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Symptoms of inattention

  • Fails to give close attention to details or makes careless mistakes in schoolwork or other activities.
  • Has difficulty sustaining attention in tasks or play activities.
  • Does not seem to listen when spoken to directly
  • Does not follow through on instructions and fails to finish schoolwork or chores
  • Has difficulty organizing tasks and activities.
  • Avoids, dislikes, or is reluctant to engage in tasks that require sustained mental effort (such as schoolwork or homework).
  • Loses things necessary for tasks or activities (e.g., toys, school assignments, pencils, books, or tools).
  • Easily distracted by noises or other stimuli.
  • Forgetful in daily activities.

Symptoms of Hyperactivity/ Impulsiveness

  • Fidgets with hands or feet or squirms in seat.
  • Leaves seat in classroom or in other situations in which remaining seated is expected.
  • Runs about or climbs excessively in situations in which it is inappropriate (in adolescents or adults, may be limited to subjective feelings of restlessness).
  • Has difficulty playing or engaging in leisure activities quietly.
  • Appears “on the go” or acts as if “driven by a motor.”
  • Talks excessively.
  • Blurts out the answers before the questions have been completed.
  • Has difficulty awaiting turn.
  • Interrupts or intrudes on others (e.g., butts into conversations or games).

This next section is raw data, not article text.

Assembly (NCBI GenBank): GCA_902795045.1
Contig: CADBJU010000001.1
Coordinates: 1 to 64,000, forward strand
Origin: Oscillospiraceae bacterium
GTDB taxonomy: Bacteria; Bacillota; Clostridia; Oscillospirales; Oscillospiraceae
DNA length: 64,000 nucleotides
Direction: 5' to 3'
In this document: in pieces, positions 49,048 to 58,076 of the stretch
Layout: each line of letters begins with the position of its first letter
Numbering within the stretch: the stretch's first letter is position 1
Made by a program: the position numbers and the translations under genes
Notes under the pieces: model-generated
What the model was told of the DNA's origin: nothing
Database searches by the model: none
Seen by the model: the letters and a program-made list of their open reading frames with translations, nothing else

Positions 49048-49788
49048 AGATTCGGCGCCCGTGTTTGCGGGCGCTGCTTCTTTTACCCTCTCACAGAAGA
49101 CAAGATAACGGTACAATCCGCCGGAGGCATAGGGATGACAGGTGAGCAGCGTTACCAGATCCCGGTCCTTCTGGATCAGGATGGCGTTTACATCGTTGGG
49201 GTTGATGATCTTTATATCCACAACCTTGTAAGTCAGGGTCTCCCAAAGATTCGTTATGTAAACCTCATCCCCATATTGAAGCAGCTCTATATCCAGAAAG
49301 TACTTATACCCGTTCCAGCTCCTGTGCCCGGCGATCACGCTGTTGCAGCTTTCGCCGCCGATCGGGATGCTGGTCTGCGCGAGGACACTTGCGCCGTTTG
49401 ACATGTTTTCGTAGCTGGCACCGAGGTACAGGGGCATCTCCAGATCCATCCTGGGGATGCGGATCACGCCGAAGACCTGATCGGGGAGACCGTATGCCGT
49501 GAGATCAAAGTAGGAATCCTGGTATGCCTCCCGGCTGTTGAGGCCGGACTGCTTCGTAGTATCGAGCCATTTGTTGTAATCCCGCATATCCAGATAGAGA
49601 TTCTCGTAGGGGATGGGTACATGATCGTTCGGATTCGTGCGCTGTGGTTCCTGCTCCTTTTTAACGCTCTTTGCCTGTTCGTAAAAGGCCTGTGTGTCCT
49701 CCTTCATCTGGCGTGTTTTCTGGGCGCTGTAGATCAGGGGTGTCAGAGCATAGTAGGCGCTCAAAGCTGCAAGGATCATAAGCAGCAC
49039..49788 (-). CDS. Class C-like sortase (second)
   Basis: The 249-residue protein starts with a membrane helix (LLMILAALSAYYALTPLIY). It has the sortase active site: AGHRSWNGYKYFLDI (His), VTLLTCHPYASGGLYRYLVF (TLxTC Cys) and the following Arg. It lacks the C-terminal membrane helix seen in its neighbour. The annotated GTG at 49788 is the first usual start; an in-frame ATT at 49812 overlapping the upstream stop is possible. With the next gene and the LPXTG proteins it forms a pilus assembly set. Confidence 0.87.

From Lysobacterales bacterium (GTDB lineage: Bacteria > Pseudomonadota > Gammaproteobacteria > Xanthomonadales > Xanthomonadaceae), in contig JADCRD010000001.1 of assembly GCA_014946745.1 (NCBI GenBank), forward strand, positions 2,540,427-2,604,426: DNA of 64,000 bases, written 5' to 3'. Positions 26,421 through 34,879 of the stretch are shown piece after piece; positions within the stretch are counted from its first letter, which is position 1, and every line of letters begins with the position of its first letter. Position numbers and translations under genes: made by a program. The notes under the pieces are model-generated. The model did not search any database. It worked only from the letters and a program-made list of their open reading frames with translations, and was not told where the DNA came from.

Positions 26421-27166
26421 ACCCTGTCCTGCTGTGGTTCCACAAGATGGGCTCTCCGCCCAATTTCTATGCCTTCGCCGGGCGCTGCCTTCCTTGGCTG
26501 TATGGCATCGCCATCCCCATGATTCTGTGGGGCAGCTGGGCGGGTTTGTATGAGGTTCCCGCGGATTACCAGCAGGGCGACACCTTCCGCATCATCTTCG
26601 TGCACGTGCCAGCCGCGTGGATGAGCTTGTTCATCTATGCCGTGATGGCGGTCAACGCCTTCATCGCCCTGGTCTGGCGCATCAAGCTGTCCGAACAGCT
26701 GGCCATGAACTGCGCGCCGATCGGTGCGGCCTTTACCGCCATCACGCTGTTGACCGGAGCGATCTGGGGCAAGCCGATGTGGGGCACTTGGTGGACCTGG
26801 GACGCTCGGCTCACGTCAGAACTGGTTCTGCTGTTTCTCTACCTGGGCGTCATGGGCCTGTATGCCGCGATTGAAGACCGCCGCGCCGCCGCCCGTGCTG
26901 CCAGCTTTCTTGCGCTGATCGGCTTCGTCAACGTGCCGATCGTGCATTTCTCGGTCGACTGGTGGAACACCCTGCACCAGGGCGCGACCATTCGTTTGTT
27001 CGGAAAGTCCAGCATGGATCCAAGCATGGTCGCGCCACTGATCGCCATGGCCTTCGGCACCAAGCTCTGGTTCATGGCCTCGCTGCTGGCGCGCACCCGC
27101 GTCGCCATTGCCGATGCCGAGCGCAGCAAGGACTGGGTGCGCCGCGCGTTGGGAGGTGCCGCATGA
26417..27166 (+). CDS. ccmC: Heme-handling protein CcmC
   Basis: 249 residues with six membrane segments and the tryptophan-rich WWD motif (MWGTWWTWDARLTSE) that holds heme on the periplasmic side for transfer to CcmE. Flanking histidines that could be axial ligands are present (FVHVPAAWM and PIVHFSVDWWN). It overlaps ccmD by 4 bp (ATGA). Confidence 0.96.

Some hyperactive-impulsive or inattentive symptoms are present before age 12.

The symptoms are present in two or more settings (e.g., at school and at home). There must be clear evidence of clinically significant impairment in social, academic, or occupational functioning.

Symptoms of Inattention/ Hyperactivity/ Impulsivity are not the only challenges children with ADHD face. There are many problems with “executive function” which have a huge impact on day to day function. These include problems with planning, starting and sticking to tasks, problems with working memory and sense of time and difficulties shifting focus and difficulties with self awareness, managing emotions and friendships. Children with ADHD are not setting out to deliberately be difficult or annoying. They need your love and support and understanding. The team around the child – parents, teachers, therapists and doctors can make a real difference so they achieve success and maintain their positive attitude and self esteem..

Post by Dr Betty Wamola from Townsville Paediatrics